WASHINGTON (AP) _ A salesman who's been working Detroit-area auto showrooms for 30 years says the car dealers' self-imposed limits on night and weekend sales hours are a wise response to the demands of overworked sales people.

''My ultimate goal was to work like everyone else, to have a five-day week,'' 57-year-old Oscar Rehn told a Federal Trade Commission administrative law judge Monday. ''Now we have time to do the things we want to do.''

Rehn testified before Judge James Timony that Detroit's limited night and weekend dealership hours are the result of years of lobbying by salesmen unhappy at working six days a week and operating showrooms until 9 p.m. each weeknight.

Timony is presiding over the trial of an FTC complaint alleging that limited auto showroom hours in Detroit are the result of years of dealer conspiracy to limit competition and cut down on consumers' time to shop around.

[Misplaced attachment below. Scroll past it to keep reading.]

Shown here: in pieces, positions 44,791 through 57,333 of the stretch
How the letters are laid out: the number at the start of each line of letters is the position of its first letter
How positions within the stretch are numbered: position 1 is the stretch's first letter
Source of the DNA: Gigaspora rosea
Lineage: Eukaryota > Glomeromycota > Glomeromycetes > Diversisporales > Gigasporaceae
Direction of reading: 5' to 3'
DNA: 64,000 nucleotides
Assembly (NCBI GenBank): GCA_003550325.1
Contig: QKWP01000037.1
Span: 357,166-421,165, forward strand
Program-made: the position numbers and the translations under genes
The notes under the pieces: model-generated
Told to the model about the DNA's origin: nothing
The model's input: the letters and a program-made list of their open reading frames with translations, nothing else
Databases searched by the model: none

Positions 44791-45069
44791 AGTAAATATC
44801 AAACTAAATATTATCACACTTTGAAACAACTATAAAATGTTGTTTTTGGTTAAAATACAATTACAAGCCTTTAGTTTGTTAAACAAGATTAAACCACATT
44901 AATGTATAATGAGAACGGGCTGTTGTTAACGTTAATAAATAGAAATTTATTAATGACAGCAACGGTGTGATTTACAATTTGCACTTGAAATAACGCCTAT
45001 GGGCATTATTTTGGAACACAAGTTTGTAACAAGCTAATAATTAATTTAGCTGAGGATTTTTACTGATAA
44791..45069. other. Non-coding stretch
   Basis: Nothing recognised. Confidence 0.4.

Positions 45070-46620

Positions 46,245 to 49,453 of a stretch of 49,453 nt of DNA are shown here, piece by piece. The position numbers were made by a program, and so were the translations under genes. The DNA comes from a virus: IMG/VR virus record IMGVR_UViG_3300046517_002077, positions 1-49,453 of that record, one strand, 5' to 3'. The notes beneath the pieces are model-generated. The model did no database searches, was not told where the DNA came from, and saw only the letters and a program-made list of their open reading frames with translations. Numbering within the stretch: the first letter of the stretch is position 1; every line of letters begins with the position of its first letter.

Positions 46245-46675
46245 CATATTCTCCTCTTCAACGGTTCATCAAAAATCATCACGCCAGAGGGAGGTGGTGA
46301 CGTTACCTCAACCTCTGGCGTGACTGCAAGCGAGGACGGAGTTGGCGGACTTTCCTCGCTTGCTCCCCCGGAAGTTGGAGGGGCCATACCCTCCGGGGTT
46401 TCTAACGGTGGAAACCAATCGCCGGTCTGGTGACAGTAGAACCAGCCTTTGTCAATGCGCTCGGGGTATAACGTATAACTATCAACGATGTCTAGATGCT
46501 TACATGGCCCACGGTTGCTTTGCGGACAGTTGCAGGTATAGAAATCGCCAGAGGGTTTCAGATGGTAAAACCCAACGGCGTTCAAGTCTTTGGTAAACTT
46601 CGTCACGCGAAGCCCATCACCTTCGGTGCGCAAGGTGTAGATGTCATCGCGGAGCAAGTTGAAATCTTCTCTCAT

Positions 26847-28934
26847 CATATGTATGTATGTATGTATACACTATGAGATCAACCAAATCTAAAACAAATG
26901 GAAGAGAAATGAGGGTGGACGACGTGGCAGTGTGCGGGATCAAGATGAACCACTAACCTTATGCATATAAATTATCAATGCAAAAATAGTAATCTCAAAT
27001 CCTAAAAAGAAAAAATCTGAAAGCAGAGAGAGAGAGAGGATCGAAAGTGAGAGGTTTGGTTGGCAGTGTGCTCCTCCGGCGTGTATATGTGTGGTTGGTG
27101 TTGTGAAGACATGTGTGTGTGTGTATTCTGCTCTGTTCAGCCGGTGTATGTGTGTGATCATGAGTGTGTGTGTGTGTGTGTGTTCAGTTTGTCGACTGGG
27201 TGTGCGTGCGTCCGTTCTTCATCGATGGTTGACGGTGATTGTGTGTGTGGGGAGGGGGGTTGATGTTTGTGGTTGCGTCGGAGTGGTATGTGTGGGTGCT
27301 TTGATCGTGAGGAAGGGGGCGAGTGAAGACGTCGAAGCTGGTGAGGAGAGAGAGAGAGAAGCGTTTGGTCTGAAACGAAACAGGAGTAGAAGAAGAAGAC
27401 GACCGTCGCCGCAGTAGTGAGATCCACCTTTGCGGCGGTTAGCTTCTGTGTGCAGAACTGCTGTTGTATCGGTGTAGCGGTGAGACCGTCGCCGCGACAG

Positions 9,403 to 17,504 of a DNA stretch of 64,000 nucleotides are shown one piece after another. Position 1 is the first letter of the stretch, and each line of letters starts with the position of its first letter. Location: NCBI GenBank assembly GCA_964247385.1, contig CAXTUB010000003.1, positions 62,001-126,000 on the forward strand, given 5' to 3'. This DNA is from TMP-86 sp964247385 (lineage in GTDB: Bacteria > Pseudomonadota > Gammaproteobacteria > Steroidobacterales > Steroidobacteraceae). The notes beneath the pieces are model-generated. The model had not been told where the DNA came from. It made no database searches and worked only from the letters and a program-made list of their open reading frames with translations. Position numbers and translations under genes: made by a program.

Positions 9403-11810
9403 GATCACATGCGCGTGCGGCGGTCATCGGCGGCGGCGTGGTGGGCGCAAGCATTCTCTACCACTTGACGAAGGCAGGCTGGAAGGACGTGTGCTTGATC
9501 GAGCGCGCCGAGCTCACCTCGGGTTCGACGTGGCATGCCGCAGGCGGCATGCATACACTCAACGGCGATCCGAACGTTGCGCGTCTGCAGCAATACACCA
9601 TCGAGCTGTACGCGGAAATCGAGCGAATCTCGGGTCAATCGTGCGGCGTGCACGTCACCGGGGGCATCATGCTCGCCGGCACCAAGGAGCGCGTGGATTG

Under voluntary agreements worked out over the past two decades, most Detroit-area car dealerships are open past 6 p.m. only on Mondays and Thursdays and are closed Saturdays, with blue laws keeping them closed Sundays. Dealers who've tried to stay open longer suffered pickets, threats and property damage, according to the FTC.

Rehn, now a salesman with James Chevrolet in Mount Clemens, Mich., testified on behalf of the auto dealers, who maintain that salesmen - not dealers - initiated the shorter showroom hours. He said many of the hours concessions were wrung from dealers anxious to diffuse union organizing efforts.

Rehn said that when he began selling cars in 1956, he worked about 70 hours a week, but he'd quit before he'd do that again.

He said it doesn't work for dealerships to schedule sales people in shifts because no one can afford to lose business to colleagues, and the same logic makes it unfeasible for some dealers to stay open longer than others.

''I'm a commission salesman,'' he said. ''That would give them my deal instead of me getting my deal.''

Rehn testified that he participated in pickets at several dealerships that tried to offer extended hours, but he denied any involvement in violence that occurred during those demonstrations.

''I have every right to picket,'' he said. ''We can do whatever we want with our time off.''